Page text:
CleanTech Solution

The historical approach to treating refractory arsenic ores has been to use smelting and/or roasting. This entails subjecting the sulphide ore to intense heat, whereby the sulphides are burned off, leaving the desired metals for recovery. There are strict limits on the amount of arsenic that can be burned through a mineral treatment process imposed by the WHO. The industry rule is that smelters cannot treat base or precious metal concentrates that contain more than 0.5% arsenic. Furthermore, they are also subject to a total tonnage limit that can be processed in a given year.

CleanTech Explained

Since bioleaching works in the absence of direct heat, there are no arsenic trioxide (As203) gases produced through the process. In fact, bioleaching can treat concentrates with much higher levels of arsenic than what would be allowed using a pyrometallurgical process.

Bioleaching can handle much higher levels of arsenic for neutralization. Bioleaching converts the arsenic present in the tailings into ferric arsenate, which is a stable and environmentally benign end product (US-EPA).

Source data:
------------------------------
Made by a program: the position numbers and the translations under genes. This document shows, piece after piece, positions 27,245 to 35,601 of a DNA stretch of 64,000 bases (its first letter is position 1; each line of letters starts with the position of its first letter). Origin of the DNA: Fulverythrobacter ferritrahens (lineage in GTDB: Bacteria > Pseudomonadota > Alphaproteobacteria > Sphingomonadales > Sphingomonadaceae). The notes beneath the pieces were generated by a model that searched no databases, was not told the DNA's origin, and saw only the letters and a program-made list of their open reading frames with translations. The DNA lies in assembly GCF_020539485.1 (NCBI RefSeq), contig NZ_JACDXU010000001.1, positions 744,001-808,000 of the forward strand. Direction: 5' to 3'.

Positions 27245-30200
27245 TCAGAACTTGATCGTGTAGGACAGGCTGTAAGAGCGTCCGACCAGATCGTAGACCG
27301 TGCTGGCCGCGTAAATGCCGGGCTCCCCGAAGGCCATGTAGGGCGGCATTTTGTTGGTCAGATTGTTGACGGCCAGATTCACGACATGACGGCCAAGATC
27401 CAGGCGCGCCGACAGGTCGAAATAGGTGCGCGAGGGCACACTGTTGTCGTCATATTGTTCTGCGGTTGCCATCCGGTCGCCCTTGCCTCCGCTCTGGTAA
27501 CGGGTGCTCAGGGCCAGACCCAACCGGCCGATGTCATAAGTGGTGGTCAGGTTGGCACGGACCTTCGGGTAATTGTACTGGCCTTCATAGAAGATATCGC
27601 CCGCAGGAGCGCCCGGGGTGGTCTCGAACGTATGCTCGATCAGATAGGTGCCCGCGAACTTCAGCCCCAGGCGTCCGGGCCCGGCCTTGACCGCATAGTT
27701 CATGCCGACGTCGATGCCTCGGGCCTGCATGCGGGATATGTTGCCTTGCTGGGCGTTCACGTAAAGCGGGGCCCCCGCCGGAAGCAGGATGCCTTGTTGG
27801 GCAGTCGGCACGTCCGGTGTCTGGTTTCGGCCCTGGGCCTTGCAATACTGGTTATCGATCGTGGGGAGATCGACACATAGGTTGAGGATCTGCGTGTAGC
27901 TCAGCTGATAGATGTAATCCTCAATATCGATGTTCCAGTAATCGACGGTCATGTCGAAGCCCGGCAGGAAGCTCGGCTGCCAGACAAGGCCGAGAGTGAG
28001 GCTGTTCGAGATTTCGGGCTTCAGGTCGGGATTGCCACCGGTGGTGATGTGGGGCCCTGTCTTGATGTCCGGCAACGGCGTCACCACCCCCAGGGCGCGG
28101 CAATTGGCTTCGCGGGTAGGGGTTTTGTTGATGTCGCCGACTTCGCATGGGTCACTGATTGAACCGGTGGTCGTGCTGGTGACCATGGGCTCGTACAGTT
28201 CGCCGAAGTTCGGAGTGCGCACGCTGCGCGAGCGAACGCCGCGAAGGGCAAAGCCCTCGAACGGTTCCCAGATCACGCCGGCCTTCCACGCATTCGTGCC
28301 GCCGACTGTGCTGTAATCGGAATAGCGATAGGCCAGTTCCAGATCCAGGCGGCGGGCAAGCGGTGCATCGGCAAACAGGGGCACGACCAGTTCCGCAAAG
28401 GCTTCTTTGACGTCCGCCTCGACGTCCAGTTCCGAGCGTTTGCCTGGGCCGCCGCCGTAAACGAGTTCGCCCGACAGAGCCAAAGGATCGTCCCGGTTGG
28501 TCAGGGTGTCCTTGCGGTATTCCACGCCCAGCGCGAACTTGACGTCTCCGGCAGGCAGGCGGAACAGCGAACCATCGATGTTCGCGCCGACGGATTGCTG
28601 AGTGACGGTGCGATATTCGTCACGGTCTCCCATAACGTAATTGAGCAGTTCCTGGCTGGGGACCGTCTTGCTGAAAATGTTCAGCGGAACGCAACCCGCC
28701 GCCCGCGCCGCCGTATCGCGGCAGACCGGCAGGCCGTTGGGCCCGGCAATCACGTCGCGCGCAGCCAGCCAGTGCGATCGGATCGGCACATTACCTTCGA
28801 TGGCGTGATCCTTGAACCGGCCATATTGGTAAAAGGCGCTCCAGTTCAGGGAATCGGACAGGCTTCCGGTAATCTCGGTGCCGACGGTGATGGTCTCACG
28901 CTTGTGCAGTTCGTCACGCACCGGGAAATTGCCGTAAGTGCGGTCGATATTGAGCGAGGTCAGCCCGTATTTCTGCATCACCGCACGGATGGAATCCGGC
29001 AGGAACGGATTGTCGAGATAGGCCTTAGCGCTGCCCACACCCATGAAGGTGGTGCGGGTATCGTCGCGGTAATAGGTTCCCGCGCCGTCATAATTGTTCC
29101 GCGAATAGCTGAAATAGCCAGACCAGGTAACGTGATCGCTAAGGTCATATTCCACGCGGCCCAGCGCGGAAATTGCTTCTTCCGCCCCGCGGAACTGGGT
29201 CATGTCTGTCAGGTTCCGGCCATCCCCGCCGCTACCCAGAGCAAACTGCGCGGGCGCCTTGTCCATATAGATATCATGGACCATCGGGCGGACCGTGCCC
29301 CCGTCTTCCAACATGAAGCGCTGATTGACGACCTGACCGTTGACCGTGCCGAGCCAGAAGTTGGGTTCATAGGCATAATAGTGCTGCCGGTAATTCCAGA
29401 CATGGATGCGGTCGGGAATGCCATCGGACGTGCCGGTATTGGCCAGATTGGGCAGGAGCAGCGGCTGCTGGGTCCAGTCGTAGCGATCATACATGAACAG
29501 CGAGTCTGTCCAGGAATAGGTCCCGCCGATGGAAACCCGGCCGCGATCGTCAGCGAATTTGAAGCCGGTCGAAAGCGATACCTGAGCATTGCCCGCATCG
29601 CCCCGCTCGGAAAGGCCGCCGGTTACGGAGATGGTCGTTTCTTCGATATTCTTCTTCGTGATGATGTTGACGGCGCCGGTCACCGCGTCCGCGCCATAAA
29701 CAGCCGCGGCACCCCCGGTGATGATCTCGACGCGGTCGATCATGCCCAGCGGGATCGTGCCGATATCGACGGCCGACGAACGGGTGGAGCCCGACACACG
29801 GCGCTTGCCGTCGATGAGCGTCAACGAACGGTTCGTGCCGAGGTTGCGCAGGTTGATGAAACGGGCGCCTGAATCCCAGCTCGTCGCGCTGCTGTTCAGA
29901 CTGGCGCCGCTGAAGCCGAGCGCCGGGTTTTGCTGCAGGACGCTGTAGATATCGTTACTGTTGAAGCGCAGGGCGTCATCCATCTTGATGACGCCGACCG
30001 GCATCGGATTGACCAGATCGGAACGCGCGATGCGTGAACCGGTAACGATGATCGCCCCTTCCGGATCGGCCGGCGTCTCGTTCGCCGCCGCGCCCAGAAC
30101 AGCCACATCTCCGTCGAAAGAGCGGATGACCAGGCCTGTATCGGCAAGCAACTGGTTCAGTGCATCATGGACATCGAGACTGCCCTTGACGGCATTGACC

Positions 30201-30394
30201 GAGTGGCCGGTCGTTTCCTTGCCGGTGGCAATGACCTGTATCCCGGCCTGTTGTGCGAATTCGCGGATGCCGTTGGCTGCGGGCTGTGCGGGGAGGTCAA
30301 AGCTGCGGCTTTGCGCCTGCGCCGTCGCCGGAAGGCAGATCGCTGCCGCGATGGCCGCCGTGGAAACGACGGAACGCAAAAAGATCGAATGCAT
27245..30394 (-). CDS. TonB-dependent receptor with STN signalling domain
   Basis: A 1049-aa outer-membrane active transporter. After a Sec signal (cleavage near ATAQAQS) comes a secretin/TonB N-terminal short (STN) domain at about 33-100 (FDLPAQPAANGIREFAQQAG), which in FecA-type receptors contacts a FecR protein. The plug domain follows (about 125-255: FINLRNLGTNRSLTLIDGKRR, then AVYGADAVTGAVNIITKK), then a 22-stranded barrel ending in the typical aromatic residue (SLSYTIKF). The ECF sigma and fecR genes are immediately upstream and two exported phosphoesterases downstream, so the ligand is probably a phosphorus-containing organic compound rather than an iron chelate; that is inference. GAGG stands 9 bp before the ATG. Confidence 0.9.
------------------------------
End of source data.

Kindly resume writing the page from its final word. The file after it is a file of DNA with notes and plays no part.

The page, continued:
Previous testing of bioleaching precipitate residues using the Toxicity Characteristic Leaching Procedure (“TCLP”) has been undertaken in conformance with US Environmental Protection Agency (“EPA”) standards, which are recognized internationally as the test method for environmental stability of such materials. The results serve to confirm the environmental suitability of the precipitates for disposal. The EPA TCLP is the procedure used by Ontario Regulation 558 to determine the suitability of a byproduct for land disposal.

In addition to the avoidance of S02 airborne emissions, bioleaching can be an effective method for treating Acid Rock Drainage (“ARD”) through the oxidation of sulphides, which are responsible for leaching metals into surrounding areas. As opposed to “band-aid” solutions that treat contaminated water and/or soils indefinitely, bioleaching acts as a “cure” by targeting the source, the sulphides in tailings, and thus preventing future acid generation from occurring.